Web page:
In 1840, the Classic Head Half Cent was replaced by the Braided Hair Half Cent. For obverse of the new design, Mint Engraver Christian Gobrecht reduced the size of Liberty's head, spread the stars out evenly around the edge of the coin, changed Liberty's headband to a coronet, and tied her hair in a bun with beads. The date remained below Liberty. On the reverse Gobrecht removed the bar from beneath the word CENT and lightened the wreath which surrounded the words HALF CENT. The legend UNITED STATES OF AMERICA remained wrapped around the outside of the wreath.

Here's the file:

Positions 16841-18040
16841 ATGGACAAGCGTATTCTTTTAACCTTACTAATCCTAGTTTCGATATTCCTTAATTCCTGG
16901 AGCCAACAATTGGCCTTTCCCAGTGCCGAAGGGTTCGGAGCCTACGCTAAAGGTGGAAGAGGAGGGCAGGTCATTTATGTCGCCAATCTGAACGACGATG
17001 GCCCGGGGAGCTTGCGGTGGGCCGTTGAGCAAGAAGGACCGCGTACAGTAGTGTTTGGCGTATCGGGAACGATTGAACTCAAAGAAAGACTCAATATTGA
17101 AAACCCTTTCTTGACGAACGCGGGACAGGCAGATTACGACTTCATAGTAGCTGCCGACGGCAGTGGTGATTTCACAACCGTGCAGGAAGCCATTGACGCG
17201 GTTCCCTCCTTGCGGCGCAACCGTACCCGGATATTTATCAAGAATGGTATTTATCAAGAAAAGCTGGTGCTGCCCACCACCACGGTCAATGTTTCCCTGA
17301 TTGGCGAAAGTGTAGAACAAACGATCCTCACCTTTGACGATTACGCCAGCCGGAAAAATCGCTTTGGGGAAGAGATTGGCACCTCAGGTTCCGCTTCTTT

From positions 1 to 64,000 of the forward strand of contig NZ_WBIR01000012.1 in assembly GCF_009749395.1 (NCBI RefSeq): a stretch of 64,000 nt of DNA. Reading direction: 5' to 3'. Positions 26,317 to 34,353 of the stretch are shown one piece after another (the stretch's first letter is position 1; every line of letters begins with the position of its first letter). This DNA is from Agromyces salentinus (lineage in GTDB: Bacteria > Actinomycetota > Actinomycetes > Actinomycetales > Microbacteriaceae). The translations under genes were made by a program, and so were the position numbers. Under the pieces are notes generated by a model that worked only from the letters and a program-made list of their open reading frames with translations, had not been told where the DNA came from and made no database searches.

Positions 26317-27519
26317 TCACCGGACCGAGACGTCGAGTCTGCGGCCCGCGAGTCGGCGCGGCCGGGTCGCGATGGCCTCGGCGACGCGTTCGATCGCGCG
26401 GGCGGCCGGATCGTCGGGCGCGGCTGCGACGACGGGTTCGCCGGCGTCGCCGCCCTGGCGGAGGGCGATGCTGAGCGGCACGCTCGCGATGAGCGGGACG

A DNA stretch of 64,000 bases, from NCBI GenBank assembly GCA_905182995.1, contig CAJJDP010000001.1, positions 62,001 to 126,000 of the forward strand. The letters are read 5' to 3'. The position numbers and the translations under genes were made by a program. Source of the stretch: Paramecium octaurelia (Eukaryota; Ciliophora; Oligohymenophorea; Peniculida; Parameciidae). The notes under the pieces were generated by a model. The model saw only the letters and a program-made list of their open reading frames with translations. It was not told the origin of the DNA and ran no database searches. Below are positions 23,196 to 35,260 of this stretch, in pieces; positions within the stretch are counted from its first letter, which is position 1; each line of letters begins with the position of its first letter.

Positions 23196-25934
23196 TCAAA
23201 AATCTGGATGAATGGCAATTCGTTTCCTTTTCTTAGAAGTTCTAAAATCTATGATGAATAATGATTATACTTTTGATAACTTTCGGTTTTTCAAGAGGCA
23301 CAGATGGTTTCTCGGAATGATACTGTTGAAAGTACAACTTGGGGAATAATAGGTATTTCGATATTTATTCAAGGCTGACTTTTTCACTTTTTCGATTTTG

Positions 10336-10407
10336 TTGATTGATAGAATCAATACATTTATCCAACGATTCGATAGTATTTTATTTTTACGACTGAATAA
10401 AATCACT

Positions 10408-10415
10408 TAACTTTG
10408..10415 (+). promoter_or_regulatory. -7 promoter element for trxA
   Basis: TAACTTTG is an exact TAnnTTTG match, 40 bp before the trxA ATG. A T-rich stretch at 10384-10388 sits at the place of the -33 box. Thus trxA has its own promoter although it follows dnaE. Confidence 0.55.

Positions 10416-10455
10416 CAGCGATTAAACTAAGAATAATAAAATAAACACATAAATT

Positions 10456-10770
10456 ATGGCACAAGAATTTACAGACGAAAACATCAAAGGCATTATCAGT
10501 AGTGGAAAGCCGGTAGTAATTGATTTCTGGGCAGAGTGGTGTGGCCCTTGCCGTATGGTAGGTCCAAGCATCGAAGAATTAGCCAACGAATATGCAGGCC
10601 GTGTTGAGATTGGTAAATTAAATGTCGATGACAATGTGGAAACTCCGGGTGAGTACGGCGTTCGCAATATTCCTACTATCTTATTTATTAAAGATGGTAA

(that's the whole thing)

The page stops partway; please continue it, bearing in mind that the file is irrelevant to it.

From 1840 through 1848, and in 1852, only proofs were struck; no coins were issued for general circulation. Proofs were also restruck in 1858-1859, with back dates, at the Mint to accommodate the high demand of collectors. Differences in the berries in the wreath on the reverse distinguish the originals from restrikes. Technological improvements at the time made it possible for the Braided Hair Half Cents to have virtually no errors and no major varieties, with the exception of the large and small dates on the 1849 issues. The Coinage Act of 1857, replaced all copper half cents and cents with small cents made of a copper-nickel mixture.